This post originated on this BLOG with this post. The remainder of this post is from my expansion of that original post, so please read the original first to get the whole picture and concept. This is only a part one as the entire post is too long for a BLOG. This is another excerpt from my book proposal.
Have you ever felt under water? I have. I recall a certain time when I was pregnant with our first child. It took us about eight months to conceive him, which was long for me, but I realize short for many others who have endured the hopeless agony of infertility. I had just started a new job with a start-up office and was well on my way to be somewhat of a partner in this practice.
It was also the time in my life when I found myself with a very ill father in law. He had a series of complications from a back surgery for spinal stenosis. And when I say complications, I mean, he had an open infected wound on his lower back that my very non-medical mother in law had to pack. He had IV antibiotics at home, he had a slew of medications that neither he nor my mother in law knew a whole lot about.
I remember sitting at my father in law’s bedside one night, pregnant with our first miracle baby…I sat there watching his frail body, his chest rise and fall. I looked down at my belly and I wondered. Would he meet this child? What would happen to my husband if he lost his dad, his best friend, his confidant in this life…aside from me, but I was very new in this role as his wife. He had known his dad for all of his twenty-seven years. His dad has been his constant, his source of centering, his root sustainer.
I watched him. I prayed. I saw the team of residents come in the room and ask him to consent for a procedure. He had had a medication that causes drowsiness. He was incoherent. Sign here, the resident said…and I believe he had no ill intentions…but this was another procedure added to the laundry list…that they were not sure would work…and my father in law took the pen, ready to sign, just as had been requested. I intercepted the pen. I asked the resident to ask my father in law his name. I asked that they consider whether he was coherent enough to sign a consent.
Shocked, the resident did just that…and you know the answer. My father in law was not even sure of his name at that moment. “Who are you”, the resident asked me. I nicely explained that I was his patient’s daughter in law…but really, I was just the one stalling the process. I was holding up the assembly line. I was not the face he wanted to see that evening. I was one going against the grain, in our family’s muck and mud. I was asserting my skill at a time of need. I was pulling from my source…because I knew what was best for my father in law. Little did I know what lied ahead for me in future slime and grit.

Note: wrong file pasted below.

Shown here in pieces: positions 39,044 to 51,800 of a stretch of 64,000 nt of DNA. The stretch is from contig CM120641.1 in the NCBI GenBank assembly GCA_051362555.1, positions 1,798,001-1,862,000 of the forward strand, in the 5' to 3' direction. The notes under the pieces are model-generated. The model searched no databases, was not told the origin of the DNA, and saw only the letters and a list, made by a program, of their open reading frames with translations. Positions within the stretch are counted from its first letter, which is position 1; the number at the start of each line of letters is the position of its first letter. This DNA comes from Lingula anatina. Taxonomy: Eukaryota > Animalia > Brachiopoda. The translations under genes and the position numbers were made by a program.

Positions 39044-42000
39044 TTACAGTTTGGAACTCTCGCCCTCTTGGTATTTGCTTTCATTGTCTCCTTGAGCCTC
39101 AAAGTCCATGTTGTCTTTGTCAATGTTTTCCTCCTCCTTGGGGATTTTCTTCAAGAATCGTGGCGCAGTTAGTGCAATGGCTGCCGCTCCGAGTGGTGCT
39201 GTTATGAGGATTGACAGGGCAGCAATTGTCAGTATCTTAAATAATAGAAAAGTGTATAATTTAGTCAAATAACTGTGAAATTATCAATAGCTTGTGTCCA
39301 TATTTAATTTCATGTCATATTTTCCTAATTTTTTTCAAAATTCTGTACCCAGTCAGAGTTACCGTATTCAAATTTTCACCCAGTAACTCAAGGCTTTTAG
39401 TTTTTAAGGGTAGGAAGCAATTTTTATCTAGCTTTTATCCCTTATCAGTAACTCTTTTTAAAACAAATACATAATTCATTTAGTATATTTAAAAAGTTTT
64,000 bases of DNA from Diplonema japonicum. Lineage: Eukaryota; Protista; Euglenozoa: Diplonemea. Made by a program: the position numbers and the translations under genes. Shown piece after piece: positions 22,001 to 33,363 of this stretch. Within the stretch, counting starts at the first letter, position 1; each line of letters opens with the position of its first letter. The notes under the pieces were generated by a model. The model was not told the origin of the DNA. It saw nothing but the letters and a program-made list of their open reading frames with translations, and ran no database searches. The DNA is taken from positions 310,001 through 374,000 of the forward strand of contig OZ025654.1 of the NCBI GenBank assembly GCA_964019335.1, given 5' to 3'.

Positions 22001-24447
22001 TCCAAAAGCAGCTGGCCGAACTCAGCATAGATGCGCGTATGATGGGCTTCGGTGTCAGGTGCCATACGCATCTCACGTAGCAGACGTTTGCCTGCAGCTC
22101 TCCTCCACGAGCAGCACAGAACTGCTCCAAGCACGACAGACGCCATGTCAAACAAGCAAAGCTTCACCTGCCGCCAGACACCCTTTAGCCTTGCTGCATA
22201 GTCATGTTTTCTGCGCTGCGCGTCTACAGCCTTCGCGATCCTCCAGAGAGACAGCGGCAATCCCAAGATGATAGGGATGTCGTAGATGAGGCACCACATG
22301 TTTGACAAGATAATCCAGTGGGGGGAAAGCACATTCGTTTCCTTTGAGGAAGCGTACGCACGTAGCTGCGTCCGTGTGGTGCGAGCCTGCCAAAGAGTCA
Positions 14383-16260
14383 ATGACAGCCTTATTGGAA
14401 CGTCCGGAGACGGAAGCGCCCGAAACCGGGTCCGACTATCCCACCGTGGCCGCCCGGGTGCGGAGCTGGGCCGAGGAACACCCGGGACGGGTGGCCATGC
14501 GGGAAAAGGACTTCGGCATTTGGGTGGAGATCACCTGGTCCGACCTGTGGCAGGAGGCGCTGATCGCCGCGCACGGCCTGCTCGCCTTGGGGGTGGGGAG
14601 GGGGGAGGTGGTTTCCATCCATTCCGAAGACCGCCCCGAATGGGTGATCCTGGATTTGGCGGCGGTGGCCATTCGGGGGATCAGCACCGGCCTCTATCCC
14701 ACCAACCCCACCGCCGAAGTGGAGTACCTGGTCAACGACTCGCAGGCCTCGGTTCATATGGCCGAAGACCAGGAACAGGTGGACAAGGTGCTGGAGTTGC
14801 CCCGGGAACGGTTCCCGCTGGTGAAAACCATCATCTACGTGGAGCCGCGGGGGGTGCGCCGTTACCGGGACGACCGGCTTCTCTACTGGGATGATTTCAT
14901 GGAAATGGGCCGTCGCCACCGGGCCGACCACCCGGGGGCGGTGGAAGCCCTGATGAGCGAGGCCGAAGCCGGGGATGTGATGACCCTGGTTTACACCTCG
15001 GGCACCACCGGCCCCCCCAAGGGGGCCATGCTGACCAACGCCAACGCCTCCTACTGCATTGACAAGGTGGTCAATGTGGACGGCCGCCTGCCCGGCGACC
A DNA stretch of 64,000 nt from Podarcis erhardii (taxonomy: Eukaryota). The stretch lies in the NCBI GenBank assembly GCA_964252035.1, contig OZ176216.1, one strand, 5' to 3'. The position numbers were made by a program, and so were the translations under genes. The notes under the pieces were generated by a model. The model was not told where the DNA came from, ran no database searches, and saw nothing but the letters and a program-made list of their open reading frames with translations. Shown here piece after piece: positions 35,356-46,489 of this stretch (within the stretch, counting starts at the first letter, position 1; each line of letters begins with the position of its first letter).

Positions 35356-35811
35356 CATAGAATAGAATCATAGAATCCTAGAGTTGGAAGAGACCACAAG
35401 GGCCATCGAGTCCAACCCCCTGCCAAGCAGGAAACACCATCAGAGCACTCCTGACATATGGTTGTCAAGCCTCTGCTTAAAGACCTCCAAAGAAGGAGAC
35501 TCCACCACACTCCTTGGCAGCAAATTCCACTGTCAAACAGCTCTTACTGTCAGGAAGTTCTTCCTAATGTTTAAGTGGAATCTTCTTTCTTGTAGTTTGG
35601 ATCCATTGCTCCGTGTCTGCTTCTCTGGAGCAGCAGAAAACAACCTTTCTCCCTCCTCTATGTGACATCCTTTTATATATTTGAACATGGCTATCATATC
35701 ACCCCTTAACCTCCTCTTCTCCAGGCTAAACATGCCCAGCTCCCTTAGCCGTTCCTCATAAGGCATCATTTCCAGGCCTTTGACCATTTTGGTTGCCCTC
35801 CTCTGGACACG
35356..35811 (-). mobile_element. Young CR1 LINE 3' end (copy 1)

I took his hand and I told him what they were talking about. There was no way he understood and I knew that. I heard his confusion, I looked at my growing belly, I heard the beeping, I smelled the familiar institutional stench. I said, No. I told them they had to wait for my mother in law or my husband. That we needed to talk about it.
He laid there. His body trembling, his strength leaving, his voice silenced…and I spoke for him. That night, pristinely clear in my memory, is one night I look back on and see the beauty that can arise from the darkest, scariest waters of the deep. And my deep was insecurity…even then…in who I was as a healthcare provider.
Not an overly vocal person, finding my voice that night, was my own blooming lotus flower…filled with beauty of the courageous type…the type that emerges despite the most unlikely of circumstances or surroundings…the type that surprises…even the grower of such beauty.
That night prepared me for another struggle beneath the life giving water’s surface during that time.
At our routine scheduled ultrasound for our baby’s anatomy scan, we did not leave the office with black and white flimsy pictures to show off…instead, we were told that our baby might have a genetic defect associated with one of the findings on his ultrasound. The wind taken from my lungs, we would have to wait two weeks for the answer. We would have to go on our anniversary trip…not knowing. We would have to go to work…not knowing. I would have to feel those sweet little baby boy kicks…not knowing whether he would be deemed “compatible with life” or not.
While we waited, we did the only thing we knew to do…we dug deeper and deeper, straining our already thready roots, for we were in a spiritual drought. We were desperate for the life giving water that just had to be there – somewhere beneath the ground. Looking to the right and left did not help as we were surrounded my murky waters that we could not see through. We were in the midst of sorting through medication after medication, clearing its use for my father in law…realizing the disconnect between patient and provider…the side effects not commonly recognized by the casual observer…but that is not what I was…casual… It took suffering. It took questioning.
It took digging…so deep that it physically hurt me and it hurt us.
It’s hard to stop a BLOG without wrapping it up, but…to be continued on next week’s post…stay tuned.